Not Necessarily the News
I am fond of saying, "It's rarely just one thing, but, whatever it is, it's never just the news." And that was the case Wednesday when the market shot up, seemingly out of nowhere, on talk of a deal in the works on the dreaded fiscal cliff. At least that was the perception -- that there was some major progress on the fiscal cliff issues -- which, on Wednesday, turned the market back up from better than a 100-point deficit in the Dow Jones Industrial Average in the first hour of trading. At the close, the Dow was higher by more than 100 and the intraday move was 220. But in case you think that it was just about the news (which it never is), let's take a closer look.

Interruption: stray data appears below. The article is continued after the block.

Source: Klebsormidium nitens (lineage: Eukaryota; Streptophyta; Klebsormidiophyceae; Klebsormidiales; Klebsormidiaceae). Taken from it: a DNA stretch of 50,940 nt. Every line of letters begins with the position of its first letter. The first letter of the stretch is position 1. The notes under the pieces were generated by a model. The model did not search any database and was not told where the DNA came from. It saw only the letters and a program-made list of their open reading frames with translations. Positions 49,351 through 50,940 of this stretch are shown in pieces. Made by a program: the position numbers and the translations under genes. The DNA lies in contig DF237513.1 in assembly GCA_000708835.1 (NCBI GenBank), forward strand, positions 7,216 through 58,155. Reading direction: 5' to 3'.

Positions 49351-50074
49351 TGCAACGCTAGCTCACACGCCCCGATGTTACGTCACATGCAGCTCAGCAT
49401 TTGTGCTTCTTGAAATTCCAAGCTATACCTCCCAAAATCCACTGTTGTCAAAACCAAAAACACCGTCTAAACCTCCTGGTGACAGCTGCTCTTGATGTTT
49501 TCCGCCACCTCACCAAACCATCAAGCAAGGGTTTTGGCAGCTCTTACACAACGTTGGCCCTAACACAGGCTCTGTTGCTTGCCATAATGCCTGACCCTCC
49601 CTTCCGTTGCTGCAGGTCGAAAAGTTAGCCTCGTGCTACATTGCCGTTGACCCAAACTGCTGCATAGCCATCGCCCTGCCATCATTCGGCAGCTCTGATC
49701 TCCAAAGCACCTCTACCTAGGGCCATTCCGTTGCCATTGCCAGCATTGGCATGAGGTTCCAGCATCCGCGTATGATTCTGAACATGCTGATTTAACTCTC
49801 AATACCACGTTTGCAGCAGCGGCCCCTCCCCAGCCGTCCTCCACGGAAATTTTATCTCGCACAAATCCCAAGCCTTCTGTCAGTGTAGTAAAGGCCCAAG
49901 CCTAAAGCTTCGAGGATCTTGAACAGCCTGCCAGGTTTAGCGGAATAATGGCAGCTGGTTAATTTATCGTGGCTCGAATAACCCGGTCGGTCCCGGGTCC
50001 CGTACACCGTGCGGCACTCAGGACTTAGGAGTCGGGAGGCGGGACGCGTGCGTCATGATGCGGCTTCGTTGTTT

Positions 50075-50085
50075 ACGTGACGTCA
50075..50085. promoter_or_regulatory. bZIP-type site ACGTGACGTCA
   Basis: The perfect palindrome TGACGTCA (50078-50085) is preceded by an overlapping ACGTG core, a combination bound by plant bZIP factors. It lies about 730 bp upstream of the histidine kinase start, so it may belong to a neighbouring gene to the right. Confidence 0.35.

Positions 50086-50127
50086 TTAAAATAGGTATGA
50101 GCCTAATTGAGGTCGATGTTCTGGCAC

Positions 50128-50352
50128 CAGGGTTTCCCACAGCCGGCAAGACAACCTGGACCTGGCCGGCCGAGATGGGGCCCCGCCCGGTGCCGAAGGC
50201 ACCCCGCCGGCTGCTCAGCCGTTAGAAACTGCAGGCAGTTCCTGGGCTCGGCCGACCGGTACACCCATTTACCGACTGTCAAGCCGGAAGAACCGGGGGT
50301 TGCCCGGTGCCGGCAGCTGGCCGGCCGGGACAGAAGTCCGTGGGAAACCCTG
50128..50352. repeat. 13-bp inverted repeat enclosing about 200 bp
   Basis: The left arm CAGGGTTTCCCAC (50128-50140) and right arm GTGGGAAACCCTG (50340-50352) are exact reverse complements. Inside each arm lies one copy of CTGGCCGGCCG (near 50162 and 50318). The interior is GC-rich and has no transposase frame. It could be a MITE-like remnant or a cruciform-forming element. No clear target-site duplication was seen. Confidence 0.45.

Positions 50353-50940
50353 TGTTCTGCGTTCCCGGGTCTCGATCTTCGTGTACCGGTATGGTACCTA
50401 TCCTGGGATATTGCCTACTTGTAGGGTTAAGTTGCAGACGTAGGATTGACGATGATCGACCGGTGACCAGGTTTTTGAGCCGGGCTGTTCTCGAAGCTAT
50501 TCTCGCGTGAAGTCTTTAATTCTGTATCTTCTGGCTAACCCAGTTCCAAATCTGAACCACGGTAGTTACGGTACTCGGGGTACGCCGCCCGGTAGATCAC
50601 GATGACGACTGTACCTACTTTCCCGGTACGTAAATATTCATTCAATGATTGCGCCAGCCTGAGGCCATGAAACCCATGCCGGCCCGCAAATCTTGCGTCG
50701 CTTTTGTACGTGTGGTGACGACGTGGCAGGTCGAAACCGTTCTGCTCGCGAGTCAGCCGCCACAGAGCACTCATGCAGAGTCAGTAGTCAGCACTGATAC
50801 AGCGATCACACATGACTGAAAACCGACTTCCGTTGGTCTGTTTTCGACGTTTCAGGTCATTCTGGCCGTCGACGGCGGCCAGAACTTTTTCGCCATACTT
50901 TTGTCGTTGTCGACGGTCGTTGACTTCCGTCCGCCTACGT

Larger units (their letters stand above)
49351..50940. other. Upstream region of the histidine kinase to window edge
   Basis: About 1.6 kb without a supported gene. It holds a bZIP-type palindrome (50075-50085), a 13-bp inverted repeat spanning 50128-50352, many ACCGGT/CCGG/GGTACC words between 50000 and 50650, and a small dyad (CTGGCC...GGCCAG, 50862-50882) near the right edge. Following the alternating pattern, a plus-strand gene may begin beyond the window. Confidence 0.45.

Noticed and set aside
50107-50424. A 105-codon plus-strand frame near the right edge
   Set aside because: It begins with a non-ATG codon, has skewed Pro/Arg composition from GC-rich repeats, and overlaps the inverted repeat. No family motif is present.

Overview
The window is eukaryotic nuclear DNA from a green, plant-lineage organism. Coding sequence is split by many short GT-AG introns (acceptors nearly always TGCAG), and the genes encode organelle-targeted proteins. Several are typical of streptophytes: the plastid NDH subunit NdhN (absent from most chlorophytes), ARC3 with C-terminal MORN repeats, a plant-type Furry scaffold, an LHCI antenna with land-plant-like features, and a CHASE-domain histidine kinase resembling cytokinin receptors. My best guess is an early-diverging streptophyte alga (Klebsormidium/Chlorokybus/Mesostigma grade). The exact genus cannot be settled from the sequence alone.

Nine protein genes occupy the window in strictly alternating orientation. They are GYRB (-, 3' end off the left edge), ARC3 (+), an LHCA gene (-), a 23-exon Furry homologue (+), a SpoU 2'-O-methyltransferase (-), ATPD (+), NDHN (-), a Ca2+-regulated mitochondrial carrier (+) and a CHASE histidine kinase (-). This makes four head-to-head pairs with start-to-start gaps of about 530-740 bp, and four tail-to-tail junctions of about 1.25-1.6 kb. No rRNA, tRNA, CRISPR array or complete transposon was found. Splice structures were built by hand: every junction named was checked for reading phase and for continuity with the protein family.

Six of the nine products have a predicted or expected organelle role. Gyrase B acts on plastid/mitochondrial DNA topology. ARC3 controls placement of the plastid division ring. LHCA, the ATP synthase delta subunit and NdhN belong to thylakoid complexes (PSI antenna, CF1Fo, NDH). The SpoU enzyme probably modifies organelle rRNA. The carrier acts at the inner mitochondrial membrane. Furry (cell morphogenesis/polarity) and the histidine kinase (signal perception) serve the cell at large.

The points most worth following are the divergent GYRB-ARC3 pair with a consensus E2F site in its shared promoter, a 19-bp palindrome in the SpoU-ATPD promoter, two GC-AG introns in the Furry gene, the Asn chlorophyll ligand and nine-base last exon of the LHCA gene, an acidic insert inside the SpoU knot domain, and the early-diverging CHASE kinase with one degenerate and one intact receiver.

In the abbreviated Friday session after Thanksgiving, the market exploded higher and left a bunch of unfilled gaps. Those gaps were downside targets for a pullback. Though I was remiss in not citing those gaps in Tuesday's column, I did show the gaps in my charts and said that I was looking for further weakness over the near term that I would use to add to my positions. The idea, as usual, is that downside gaps represent unfinished business for the market, and once the gaps are filled, it generally makes sense to buy for the next bounce....775 more words left in this article. To read them, just click below and try Real Money FREE for 14 days.
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